I was probably five or six years old the first time I thought I was going to die.
The exact context of what happened is fuzzy, as I was just a little kid, but I know I was at a friend’s house, and I know this friend had a pool in their backyard, and I know that one of the other kids swam up behind me and pulled me under just as I was trying to get out of the pool.
It was a playful, joking act. The kind of thing little boys do to each other all the time. But he had taken a deep breath before he submerged and I had not. After a handful of seconds I was stuck underwater, staring at the unreachable rim of the pool, completely out of breath. I flailed and scrambled but I had no air left, and my energy was sapped. I was well and truly screwed.
I remember clearly having what felt at the time like a very adult thought: This is it. This is how it ends. This is how I die.
It wasn’t the kind of thing I suspected I’d have to worry about for a while—or perhaps ever, since I was a kid and the concept of actual physical consequences for things wasn’t fully baked into my conception of the world.
At the last moment, as dark spots crept inward from the corners of my eyes, I popped back up to the surface like a cork. I scrambled up to the side of the pool and cried, looked for an adult to whom I could complain. And then swiftly forgot all about it. Most of it, anyway: that moment of uncomfortable clarity stuck with me, as did the newfound, death-inclusive worldview that it inspired.
I’ve been fortunate in the years since those halcyon days of swimming pools and roughhousing and forgettable contexts. There have been a few brushes with tragedy here and there, but nothing truly traumatic. Nothing personally debilitating or life-altering in a hugely negative way.
I have had reason to think those same words again, though in very different circumstances.
I started up my first business when I was in college, and there was a solid amount of fanfare surrounding its arrival in the local business ecosystem. The initial launch event felt like a milestone, to me, because it represented an extreme push into the unknown. I was testing the far expanses of my abilities, and my shuffling in what felt like the right direction somehow resulted in a product that didn’t totally suck and wasn’t widely reviled.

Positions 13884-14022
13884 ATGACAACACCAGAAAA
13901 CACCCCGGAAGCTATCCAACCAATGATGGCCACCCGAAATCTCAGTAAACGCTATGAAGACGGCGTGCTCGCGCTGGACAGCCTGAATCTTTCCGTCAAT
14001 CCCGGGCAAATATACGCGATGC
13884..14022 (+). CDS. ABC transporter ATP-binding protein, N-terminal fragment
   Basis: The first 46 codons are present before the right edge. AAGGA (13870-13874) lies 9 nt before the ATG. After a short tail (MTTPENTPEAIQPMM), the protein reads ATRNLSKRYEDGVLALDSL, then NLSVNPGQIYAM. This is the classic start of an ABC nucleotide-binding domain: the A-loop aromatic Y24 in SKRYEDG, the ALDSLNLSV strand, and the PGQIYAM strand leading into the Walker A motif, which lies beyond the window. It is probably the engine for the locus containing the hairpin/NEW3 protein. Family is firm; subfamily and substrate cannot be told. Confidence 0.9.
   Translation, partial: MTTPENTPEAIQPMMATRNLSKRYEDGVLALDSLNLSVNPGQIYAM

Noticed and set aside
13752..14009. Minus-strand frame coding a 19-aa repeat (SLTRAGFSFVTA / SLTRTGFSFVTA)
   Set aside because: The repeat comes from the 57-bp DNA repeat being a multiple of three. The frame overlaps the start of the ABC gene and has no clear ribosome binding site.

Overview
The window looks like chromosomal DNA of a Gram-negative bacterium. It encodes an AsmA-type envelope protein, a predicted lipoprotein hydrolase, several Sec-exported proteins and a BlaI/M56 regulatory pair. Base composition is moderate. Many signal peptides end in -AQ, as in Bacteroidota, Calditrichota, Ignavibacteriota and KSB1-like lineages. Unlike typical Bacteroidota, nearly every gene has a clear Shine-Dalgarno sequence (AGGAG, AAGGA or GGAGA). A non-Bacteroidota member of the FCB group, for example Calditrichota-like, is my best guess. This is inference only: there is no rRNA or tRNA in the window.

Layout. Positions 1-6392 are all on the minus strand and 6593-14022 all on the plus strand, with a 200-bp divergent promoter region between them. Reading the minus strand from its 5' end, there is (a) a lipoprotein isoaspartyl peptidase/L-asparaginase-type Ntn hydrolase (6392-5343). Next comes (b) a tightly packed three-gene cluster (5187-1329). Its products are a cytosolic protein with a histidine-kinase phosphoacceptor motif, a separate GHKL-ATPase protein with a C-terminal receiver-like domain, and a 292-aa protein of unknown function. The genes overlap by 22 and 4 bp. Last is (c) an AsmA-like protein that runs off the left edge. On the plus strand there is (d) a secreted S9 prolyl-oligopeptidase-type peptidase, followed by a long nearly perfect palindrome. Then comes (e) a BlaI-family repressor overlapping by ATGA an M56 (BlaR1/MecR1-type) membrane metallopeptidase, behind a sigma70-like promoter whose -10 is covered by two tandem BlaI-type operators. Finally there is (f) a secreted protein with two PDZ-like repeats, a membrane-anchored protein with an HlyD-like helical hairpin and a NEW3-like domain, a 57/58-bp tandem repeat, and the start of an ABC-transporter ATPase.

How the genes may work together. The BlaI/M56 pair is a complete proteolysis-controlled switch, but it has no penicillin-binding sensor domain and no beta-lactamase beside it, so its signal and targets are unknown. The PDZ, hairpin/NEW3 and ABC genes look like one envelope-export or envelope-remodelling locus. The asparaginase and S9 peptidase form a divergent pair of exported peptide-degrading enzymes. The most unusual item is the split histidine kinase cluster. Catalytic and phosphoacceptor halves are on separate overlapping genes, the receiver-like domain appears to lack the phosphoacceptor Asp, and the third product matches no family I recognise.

In retrospect, that same event now stands out as a high-point before a fall. The business hit its crescendo early, and I didn’t know enough or have enough experience to recognize it. My own ignorance of many things led to its collapse, that failure marked by an immensely hyped and wildly unsuccessful second event.
The night of that first event, though, when everything seemed to be going so well, and when I still had no inkling of what might come next, I thought those same words. “This is it.” This is a turning point of some kind. This is something important worth remembering. This could be a moment I look back on as the start of something wonderful.
That did turn out to be the case, in a way, though not in the sense I originally intended. That failure was an important moment of growth for me. It helped me recognize the value of many things I had taken for granted, and gave me the opportunity to stand back up under my own steam after taking a gut-punch.
There’s one more moment in which those words came to mind that, again, served as something of a turning point in my life.
Years after that failed experiment I was living in LA. I was on my third business, and this one was doing really well; way better than I could have hoped for, actually, considering the competition I was facing at the time in that market.
I had a client who had become something of a mentor to me, and who was offering me an opportunity to come into the fold—to work for him, to run some of his business interests, to make gobs of money, to have a certain kind of lifestyle.
I remember standing there in his office, looking around at the trappings of wealth with which he surrounded himself, thinking about all the people I’d met who worked for him and all the wealth-trappings they possessed and flaunted.
I also thought about how much stress I was dealing with pretty much all the time while working for him: the payoff was high, but the expectations and potential to mess things up were also amplified. Everyday things like getting stuck in traffic and struggling to get sleep and neglecting the gym for the third night in a row were wearing at me, physically and psychologically. Being stressed all the time was stressing me out.
“This is it,” I thought. I can see my future. I can see it all rolled out in front of me like a red carpet. A huge opportunity of the kind I’ve been hoping for since I got into business, became an entrepreneur. The big payoff. The next three decades or so, set in stone; chiseled into ridiculously expensive marble.
I remember the look that client gave me when I thanked him but turned him down. It was unthinkable that I would say no. It was such a sure thing, a gold-paved path.
That decision turned out to be perhaps the best one I ever made. It’s no coincidence that it was also one of the most difficult. There’s still a part of me that wonders how things might be different had I vastly more monetary wealth than time: the opposite of what I chose.
Part of what I love about my lifestyle today is that, although there are periodic whispers of that first story—moments where I wonder if I’ve stumbled into something dangerous, or even fatal—I experience plenty of the second: opportunities to challenge myself and face difficulties, emerging stronger on the other side.
And in the eight years since I started traveling, since that pivotable moment in LA, I’ve yet to be faced with a predictable future, one in which my entire story is visible, knowable, and set in stone.
This is a less traditional and often less comfortable path. But it’s also anything I choose to make of it.